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Controlled SLN Delivery by ThermoresponsiveIn-situ Forming Erodible Gels; A Whole-body and Organ Imaging Study

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Background: Nanoparticles (NPs) suffer from rapid clearance from body and require frequent dosing if long treatment is required.

Method: In order to solve this problem for solid lipid nanoparticles (SLN) and prolong their action, SLNs were incorporated into thermo-responsive Poloxamer sol-gels and their fate was investigated in-vivo and in-vitro using a near infrared lipophilic fluorescent dye; dialkylcarbocyanin [1]. Leakage test, release of intact SLNs from sol-gel and SLN size and zeta potential were investigated. Biodistribution of DiR formulations (solution, free SLN and SLN-Gel) was investigated by whole-body and ex-vivo organ imaging after intraperitoneal injection in mice. SLN showed particle size of about 165 nm and a negative zeta potential of about -36 mV.

Results: Leakage studies indicated that fluorescent probe does not release from SLNs. Imaging results revealed a steady profile for SLN-Gel over time, while the fluorescence intensity of solution and free SLN showed a burst followed by rapid clearance. Results also showed that SLN release occurs after gel erosion and follows a zero order profile.

Conclusion: Our results indicate that NP-incorporated gel can be used to control the release of SLNs from application site and prolong their action in a sustained manner.
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Keywords: Controlled release; SLN; fluorescence reflectance imaging; in-situ forming gels; solid lipid nanoparticle; thermoresponsive; tissue imaging; whole-body imaging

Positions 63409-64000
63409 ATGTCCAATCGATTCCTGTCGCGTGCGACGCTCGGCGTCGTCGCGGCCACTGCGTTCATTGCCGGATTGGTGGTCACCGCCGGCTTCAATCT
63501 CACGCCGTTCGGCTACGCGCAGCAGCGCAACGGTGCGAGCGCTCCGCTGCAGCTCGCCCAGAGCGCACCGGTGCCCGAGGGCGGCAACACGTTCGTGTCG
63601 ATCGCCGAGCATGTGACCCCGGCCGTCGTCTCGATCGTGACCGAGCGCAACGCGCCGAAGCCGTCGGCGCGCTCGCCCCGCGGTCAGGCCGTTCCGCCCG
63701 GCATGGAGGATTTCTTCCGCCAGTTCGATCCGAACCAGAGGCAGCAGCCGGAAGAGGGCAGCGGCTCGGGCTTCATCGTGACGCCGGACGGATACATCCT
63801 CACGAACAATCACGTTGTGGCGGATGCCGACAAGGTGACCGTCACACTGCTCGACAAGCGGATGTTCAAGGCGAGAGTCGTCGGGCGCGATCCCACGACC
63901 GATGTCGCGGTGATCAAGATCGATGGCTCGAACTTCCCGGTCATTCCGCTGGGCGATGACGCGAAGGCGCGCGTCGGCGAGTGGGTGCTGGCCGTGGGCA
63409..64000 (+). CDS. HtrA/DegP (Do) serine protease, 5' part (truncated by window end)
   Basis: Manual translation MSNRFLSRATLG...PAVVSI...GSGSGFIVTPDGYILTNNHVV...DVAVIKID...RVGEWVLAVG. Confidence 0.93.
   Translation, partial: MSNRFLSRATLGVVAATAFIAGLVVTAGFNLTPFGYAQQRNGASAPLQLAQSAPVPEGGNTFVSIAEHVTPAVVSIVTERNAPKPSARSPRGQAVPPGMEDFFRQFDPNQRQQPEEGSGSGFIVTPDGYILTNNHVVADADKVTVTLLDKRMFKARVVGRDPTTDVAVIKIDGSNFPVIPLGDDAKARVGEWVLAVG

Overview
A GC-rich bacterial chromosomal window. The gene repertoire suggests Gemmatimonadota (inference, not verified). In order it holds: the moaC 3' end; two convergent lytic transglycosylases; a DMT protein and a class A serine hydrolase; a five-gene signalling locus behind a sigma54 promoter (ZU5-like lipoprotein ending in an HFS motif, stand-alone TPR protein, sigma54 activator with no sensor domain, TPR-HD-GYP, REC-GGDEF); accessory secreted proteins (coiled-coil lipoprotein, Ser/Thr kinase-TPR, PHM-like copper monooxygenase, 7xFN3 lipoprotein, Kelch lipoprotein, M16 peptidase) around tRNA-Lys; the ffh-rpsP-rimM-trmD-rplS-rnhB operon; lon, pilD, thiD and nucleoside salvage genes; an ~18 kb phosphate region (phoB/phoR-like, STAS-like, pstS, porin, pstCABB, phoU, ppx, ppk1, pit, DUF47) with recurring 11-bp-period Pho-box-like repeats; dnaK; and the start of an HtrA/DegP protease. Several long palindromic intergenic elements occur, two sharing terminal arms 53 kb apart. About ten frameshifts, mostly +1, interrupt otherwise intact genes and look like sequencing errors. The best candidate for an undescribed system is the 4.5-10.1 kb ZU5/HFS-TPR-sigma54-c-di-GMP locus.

Document Type: Research Article

Publication date: May 1, 2018

This article was made available online on February 19, 2018 as a Fast Track article with title: "Controlled SLN Delivery by Thermoresponsive In-situ Forming Erodible Gels; A Whole-body and Organ Imaging Study".

More about this publication?
  • The aim of Current Drug Delivery is to publish peer-reviewed articles, short communications, short and in-depth reviews in the rapidly developing field of drug delivery. Modern drug research aims to build in delivery properties of a drug at the design phase, however in many cases this ideal cannot be met and the development of delivery systems becomes as important as the development as the drugs themselves.

    The journal aims to cover the latest outstanding developments in drug and vaccine delivery employing physical, physico-chemical and chemical methods. The drugs include a wide range of bioactive compounds from simple pharmaceuticals to peptides, proteins, nucleotides, nucleosides and sugars. The journal will also report progress in the fields of transport routes and mechanisms including efflux proteins and multi-drug resistance.

    The journal is essential for all pharmaceutical scientists involved in drug design, development and delivery.
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